Even though I'm telling you my own experiences above. People that worked for Marvel before me--perhaps in the Jim Shooter years or the Archie Goodwin years or the Roy Thomas years--think it was better THEN, and that the years after them were when things turned to shit! It all depends on your perspective, you see! From what I hear from folks working there now, it's even a new and different animal today.

Now, it will just be one with Mouse ears.

And ultimately, I don't know if it matters. A corporation is a corporation is a corporation. Their first loyalty is to the shareholders. Period. And that colors every decision. I don't know if it matters which corporation is in control.

Here's a question that hasn't been asked on any of the notes I've seen: Will Marvel ruin Disney? :-)

On a personal note, I for one like Chocolate with my peanut butter. But I don't know if I'm going to like Marvel with my Disney. I'll have to see.

I love both companies in some ways and for different things. I don't necessarily want to see Marvel rides at Disney theme parks and vise versa. They have a different focus and a different feel about them--those parks. I kinda like the fantasy feel I get when I go to Disneyland and leave the outside world behind, and at times I also enjoy the testosterone driven feel of the Marvel rides at the Universal park. But they are different! I like 'em that way. Yeah, it's a small world after all, and I'd like to keep it just the way it is. No change for me! LOL Just like it annoys me when they put Jack Sparrow into the Pirates ride, or make Small World PC. If it was already cool, don't f*C#K it up!

Also, I don't really need to see Mickey in a Spidey costume, or Wolvie and Tigger having a iced mocha together. I hope they will keep the entities separate. Of course that's just me. But... now that I'm thinking about it, that Spidey/Mickey thing might be kinda cute.

I'm sure they are already being stuffed and stitched in Hong Kong even as we type.

For those of you with stock...I wouldn't go selling it just yet. We are starting a new chapter, that's all, but it isn't necessarily a bad one. Just what's next.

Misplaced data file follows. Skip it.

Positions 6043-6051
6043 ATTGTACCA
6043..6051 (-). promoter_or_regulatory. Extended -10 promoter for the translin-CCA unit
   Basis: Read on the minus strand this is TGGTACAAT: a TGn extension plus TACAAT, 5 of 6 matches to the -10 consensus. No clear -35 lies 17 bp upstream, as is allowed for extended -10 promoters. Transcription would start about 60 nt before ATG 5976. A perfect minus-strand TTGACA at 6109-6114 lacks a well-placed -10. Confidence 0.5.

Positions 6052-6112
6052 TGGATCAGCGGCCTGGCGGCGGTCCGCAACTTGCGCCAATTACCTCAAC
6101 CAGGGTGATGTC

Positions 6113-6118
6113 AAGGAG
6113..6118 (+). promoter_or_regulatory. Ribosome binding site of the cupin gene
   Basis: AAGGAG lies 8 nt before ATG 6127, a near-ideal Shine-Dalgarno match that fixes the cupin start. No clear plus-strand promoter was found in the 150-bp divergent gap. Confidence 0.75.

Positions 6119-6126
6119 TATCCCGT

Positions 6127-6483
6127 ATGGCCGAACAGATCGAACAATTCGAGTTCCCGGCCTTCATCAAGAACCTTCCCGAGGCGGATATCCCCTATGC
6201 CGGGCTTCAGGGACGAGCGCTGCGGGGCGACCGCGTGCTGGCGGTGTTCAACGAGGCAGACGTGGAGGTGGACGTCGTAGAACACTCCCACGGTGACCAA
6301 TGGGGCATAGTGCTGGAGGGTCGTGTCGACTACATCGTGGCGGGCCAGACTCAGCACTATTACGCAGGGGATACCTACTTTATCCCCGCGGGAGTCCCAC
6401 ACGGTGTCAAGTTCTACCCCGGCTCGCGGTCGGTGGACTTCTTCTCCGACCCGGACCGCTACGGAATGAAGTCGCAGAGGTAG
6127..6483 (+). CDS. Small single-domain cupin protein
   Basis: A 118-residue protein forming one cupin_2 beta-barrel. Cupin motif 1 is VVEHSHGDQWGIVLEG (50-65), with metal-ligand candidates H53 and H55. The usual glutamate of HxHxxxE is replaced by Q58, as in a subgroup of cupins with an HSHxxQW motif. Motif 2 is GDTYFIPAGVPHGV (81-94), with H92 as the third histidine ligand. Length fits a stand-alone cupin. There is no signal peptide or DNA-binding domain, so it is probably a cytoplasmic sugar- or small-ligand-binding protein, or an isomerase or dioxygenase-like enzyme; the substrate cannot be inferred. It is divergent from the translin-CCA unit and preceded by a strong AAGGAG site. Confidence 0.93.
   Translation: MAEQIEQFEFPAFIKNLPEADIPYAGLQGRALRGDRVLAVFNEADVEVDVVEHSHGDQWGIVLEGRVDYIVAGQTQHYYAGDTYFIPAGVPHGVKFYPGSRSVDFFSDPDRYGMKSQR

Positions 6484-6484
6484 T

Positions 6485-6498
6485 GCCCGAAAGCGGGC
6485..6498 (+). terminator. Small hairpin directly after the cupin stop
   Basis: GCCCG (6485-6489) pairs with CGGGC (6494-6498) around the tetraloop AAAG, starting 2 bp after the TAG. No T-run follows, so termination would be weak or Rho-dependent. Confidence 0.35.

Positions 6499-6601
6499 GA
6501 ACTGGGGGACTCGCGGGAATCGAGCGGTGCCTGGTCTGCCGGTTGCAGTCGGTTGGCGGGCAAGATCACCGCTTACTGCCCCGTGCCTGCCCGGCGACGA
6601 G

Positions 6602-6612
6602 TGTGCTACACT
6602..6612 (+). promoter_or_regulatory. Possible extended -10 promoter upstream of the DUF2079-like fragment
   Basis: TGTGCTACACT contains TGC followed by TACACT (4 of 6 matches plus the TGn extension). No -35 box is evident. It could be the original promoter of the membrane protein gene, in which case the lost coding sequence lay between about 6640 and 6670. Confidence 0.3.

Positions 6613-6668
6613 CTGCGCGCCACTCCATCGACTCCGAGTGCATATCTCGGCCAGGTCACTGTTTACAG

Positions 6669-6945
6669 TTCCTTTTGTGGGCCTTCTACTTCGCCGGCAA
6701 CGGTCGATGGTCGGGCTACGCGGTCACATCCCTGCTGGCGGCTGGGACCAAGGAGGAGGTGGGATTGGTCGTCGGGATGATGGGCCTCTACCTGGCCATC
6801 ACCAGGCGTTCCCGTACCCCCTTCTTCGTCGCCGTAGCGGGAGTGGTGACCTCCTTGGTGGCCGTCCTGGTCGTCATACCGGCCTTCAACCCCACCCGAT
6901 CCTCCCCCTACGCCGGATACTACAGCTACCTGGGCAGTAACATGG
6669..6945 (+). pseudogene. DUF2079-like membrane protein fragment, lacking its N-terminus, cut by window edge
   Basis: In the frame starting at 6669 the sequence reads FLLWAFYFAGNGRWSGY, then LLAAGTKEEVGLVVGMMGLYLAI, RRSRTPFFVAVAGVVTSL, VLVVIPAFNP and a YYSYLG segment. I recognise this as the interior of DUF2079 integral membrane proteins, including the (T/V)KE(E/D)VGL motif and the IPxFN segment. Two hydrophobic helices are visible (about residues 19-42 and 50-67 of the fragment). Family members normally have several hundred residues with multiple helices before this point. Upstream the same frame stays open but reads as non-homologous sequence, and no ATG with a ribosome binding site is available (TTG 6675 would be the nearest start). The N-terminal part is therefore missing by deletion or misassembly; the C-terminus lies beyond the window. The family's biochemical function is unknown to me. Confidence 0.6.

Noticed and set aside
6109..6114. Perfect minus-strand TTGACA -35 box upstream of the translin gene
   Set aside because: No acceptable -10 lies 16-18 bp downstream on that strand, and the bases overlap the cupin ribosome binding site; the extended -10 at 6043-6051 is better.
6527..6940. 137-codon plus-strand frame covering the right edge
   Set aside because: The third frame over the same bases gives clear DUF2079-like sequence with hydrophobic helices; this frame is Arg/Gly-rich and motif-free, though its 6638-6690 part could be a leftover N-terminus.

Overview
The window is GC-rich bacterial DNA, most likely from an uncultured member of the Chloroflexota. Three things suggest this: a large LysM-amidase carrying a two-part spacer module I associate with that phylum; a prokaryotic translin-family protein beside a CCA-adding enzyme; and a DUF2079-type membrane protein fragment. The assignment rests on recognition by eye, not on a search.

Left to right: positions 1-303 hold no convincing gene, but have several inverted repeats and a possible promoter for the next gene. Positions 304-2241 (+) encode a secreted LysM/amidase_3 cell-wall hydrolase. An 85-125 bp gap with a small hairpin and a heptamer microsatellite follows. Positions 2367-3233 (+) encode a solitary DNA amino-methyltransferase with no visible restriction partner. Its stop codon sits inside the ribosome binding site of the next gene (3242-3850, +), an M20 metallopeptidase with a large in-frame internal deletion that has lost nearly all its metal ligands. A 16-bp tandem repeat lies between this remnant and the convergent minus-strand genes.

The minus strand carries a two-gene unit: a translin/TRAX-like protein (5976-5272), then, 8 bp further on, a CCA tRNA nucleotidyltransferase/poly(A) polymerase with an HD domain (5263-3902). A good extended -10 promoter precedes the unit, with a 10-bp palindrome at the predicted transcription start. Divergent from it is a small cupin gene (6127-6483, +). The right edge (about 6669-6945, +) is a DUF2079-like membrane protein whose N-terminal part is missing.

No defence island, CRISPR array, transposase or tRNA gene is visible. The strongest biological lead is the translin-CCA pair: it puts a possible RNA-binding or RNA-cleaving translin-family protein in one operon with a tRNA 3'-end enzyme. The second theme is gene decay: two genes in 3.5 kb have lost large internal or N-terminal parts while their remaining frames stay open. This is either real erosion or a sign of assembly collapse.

Geez I wish I had some Marvel stock!

As Mark told me all those many years ago. It's GONNA change. We may not like all of it. But there's nuthin' we can do about it... Except perhaps....keep making comics and being creative....at whatever company allows you to make the kind of work that works for you.

And probably, someday, if Disney ever sells Marvel, somebody is going to be thinking of these next few years as the time when Marvel was "It" for them.



  1. You know, after the recent anniversary of Mark's passing, I read Tom Brevoort's posting of a sampling of Mark's greatest lines (http://marvel.com/blogs/Tom_Brevoort/entry/1579) and it really got me to thinking about what he would think of the state of comics today.
    I loved his entire run on Captain America, especiallyt the Kieron Dwyer era, loved his Hawkeye mini, his Squadron Supreme, and especially the presence he maintained. As you said in this post- Marvel may be a corporation, but it's a small one at that. Gruenwald really helped to give it a personable face.
    I wish the biz had more folks like him today.

    And as far as the crazy news week, what I am most interested in is the ramifications (if any) this may have for Diamond. It may lead to some crippling damage for Steve Geppi, but it may also well lead to a somewhat healthier industry.
    I just wanna see Pixar's Spider-Ham 6.

  2. Ha! Spider-Ham 6! Now there's a thought!

    Yes, Mark was an amazing man and very much missed. I feel particularly lucky to have worked with him. And, yes, I wonder what he'd think.

    My friend, Jim Salicrup,whom I also admire, thinks it is full of possibilities. :-)